By Natalie Chang

Illustrations by Simon Prades

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Click icons for audio footnotes from Vaughn Brown, a former juvenile inmate at Rikers Island

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For 23 hours of the day, you will be alone in a six-by-nine-foot room.

You have nothing except a bunk and a sink. If you're lucky, you have a Bible, or a small window.

You will speak to no one.

You do not know when it will end, if ever.

This is how you got here.

Jonathan McClard, 16, “leaned forward toward an officer. A 17-year-old in California “made a smart remark.” Kalief Browder, 16, told another inmate to stop throwing shoes at people. Albert Woodfox, who was in solitary confinement longer than any other American, was too political for guard administrators’ tastes. Barbra Perez, a trans woman, was placed in solitary “for her own protection.” Many are accused of having gang affiliations by inmates being questioned under duress. Some are just on a prison guard’s bad side.

In other words, prison guards and administrators often throw individuals in solitary for minor, arbitrary reasons. Zoom out: Overcrowded prisons and inadequate staffing mean that inmates are placed in solitary when there is no physical room in general holding, or no staff to attend to them. Zoom out one more time: The system of mass incarceration and the sheer number of people being sent to jail and kept waiting for trials produce chaotic backlogs, and prisoners’ voices get lost.

The paths that lead to time in solitary confinement—also known as “the hole,” “SHU” (Segregated Housing Unit), “the box”—vary from institution to institution, but they are also the result of a criminal justice system that emphasizes control over rehabilitation. The cruel irony is that juvenile inmates under 21, who experts agree have the least culpability and highest potential for rehabilitation, are far more likely to “act out” and be placed in isolation as punishment. orange circle with white triangle play symbol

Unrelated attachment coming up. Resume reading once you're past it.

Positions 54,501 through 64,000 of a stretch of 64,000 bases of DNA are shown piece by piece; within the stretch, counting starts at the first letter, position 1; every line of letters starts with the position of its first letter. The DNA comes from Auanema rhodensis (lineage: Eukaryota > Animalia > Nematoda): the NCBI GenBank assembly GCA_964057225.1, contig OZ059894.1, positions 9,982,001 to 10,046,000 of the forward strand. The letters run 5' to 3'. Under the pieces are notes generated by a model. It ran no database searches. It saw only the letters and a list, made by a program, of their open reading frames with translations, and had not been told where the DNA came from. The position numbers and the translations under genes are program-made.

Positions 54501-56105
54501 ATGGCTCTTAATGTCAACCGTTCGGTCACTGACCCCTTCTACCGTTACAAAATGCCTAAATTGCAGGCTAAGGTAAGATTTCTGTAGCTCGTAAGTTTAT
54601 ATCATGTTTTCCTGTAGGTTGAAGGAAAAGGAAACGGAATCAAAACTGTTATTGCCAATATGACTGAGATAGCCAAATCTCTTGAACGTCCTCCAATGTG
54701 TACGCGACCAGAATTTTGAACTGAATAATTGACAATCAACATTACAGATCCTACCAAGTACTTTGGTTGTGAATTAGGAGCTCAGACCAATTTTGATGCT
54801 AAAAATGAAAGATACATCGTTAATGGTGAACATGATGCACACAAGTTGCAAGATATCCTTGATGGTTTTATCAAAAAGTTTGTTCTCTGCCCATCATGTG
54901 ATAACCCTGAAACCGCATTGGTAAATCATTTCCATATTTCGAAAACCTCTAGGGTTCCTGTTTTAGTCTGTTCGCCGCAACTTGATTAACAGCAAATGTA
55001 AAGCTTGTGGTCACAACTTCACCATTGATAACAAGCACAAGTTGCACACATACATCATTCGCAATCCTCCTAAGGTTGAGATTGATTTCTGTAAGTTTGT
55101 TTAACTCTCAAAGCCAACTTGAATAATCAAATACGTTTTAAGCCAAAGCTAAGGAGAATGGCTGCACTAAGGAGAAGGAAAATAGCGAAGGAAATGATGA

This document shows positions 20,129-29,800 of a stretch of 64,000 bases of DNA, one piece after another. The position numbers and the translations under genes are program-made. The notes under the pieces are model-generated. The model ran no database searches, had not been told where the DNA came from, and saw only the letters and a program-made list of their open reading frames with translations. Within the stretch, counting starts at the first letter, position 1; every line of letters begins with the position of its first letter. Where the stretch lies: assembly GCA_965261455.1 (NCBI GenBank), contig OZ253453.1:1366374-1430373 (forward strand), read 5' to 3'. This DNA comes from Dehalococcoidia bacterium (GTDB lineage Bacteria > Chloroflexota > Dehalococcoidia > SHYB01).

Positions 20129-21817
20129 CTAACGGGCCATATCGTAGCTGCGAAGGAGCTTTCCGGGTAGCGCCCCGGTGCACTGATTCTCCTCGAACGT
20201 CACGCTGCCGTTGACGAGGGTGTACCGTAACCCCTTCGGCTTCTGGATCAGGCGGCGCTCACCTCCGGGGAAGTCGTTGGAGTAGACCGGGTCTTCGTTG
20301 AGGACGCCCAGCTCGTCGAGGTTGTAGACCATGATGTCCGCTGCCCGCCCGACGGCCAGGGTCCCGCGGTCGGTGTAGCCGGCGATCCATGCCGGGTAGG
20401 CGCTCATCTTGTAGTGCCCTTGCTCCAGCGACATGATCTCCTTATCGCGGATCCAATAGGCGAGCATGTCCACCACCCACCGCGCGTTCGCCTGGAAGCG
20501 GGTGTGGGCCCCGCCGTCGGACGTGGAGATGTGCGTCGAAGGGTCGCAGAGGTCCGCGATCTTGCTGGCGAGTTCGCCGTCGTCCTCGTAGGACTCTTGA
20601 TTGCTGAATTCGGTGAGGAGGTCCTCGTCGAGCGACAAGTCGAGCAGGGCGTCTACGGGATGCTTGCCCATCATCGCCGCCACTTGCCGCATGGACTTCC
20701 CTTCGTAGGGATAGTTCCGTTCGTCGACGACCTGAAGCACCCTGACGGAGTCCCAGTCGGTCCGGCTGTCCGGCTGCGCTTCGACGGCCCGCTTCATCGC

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Click here to watch the trailer for time: the Kalief Browder Story | Premieres March 1

But inmates also land in solitary for their “protection,” perhaps because of their size, or age, or sexuality. “There’s a whole range of reasons that kids can end up in solitary that have nothing to do with their behavior,” says Marc Schindler, the executive director of the Justice Policy Institute, one of the leading organizations in the Stop Solitary for Kids coalition.

Data that measures the movement of inmates through our criminal justice system is spotty at best, and even less comprehensive when it comes to juvenile inmates. In 2013, the Annie E. Casey Foundation estimated that roughly 70,000 inmates 21 or younger were imprisoned in the United States, while a 2010 report by the Office of Juvenile Justice and Delinquency Prevention found that some 35 percent of surveyed juvenile inmates had been isolated during their sentence. Solitary confinement is considered a form of torture orange circle with white triangle play symbol by more than one human rights organization, and it falls disproportionately, like the prison system as a whole, on black and brown prisoners. It also has not been shown to reduce violence in prisons or to improve inmate behavior. “If you talk to people in solitary confinement, very few of them are out of control,” says Dr. Terry Kupers, a psychiatrist who has studied the effects of solitary confinement for decades. “Most of them are quiet and thoughtful.

“They don’t know why they have to spend so much time in solitary.”

After a certain point, depending on your pre-existing mental health, you might have a psychotic break.

Cracks splintering up the cell walls. Insects murmuring under your bed. Phantom voices.

You may feel bursts of rage or sleepwalk through long stretches of numbness.

You may want to harm yourself, just to confirm you still exist.

"The only thing left to do is go crazy." 4

This is what will happen.

The psychological effects perpetrated by solitary confinement are difficult to quantify and summarize, orange circle with white triangle play symbol partly because those effects run the gamut of disordered behavior. A host of studies and experts have pointed to anxiety and panic attacks, hallucinations, loss of impulse control, depression, memory loss, and the overall decline of cognitive function. In young inmates, those effects are amplified as their developing brains struggle to adapt to conditions that run counter to healthy, socialized behavior.